This is my second in a series of posts for Diabetes Blog Week 2017.
Today's topic is the cost of chronic illness. This is an awkward topic for me to speak of since I'm not using medication or insulin as part of my diabetes management, which is what most people think about when discussing the cost of diabetes. However, there are limitations in my care that are financially driven.
For example, many people with Type 2 diabetes are limited on the number of test strips they are allowed to get through insurance, if they're allowed any at all. My mom is only allowed two per day. At this time, I have a prescription of four per day. This was my requested number shortly after my diagnosis. Originally my doctor didn't think I needed any. (What?) However after much thought on my part, I called asking for test strips using our upcoming vacation as an excuse. Should I even have to ask for test strips? Should I have to use a vacation as an excuse? Why do I feel hesitant to ask for more? (I'd like at least six so I can test before an after every meal.) Do I fear being judged or turned down, either by my doctor or insurance?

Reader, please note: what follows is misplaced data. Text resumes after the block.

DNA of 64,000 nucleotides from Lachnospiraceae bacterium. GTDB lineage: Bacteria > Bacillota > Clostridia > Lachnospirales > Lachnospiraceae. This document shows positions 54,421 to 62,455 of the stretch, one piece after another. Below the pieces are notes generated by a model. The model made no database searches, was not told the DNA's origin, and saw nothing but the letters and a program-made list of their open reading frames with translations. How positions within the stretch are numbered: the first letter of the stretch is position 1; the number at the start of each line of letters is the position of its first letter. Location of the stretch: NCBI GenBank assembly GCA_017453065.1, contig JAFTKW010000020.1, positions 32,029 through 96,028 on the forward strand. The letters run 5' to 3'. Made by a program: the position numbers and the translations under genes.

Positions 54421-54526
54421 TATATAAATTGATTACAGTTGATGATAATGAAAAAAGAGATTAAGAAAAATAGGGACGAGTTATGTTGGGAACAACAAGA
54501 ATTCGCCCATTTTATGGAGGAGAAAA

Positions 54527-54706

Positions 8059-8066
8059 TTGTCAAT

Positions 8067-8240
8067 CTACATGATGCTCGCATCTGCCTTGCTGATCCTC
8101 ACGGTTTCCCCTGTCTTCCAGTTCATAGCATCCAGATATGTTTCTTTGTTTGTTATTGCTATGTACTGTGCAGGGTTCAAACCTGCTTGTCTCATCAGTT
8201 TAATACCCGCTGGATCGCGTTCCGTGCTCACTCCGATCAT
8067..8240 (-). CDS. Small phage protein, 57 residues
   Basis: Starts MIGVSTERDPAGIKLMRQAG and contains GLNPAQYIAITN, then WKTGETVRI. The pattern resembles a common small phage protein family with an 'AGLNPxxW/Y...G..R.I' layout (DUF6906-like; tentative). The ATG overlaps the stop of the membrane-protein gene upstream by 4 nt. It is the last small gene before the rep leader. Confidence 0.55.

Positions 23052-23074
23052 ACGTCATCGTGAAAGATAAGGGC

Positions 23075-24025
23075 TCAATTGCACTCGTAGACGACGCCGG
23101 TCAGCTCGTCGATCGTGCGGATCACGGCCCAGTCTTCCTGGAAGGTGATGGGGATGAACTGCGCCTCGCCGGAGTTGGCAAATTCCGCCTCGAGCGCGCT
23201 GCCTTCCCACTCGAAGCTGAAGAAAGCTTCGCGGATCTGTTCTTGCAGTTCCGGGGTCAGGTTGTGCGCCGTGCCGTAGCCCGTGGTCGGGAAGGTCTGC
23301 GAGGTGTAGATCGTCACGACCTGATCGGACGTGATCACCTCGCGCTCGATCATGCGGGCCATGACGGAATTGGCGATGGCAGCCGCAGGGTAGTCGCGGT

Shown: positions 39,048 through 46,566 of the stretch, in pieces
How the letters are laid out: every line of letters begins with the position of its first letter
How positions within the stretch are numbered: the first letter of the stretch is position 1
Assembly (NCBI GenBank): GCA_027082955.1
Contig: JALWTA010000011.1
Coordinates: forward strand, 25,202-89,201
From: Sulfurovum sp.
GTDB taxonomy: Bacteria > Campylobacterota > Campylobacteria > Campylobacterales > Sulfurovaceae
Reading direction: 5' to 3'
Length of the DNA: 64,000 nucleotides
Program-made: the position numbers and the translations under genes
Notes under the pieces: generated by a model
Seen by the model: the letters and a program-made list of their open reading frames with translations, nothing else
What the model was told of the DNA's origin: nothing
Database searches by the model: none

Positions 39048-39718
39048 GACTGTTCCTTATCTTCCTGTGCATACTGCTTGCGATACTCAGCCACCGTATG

What about a continuous glucose monitor (CGM)? Why can't everyone with diabetes get one? It's obvious the more data someone has about how their body reacts to various foods and activities then better that person can manage glucose levels.Why is it if a person's body still produces some insulin, whether it's not enough or just not using it properly, insurance will deny coverage for a CGM? Oh yeah, the cost. They don't think the benefits outweigh the cost.
Let's forget for a moment the financial cost of diabetes. What about my personal cost? Not being able to enjoy certain foods with my family? Avoiding making pancakes for my kids because I love them so much but they raise my blood sugar even more (even if I only eat 2-3)? Having to stop working in the garden with my family or helping my kids clean their rooms because my blood sugar is low? Does anyone consider those costs?
The cost of living with a chronic illness isn't just a hit to the pocketbook.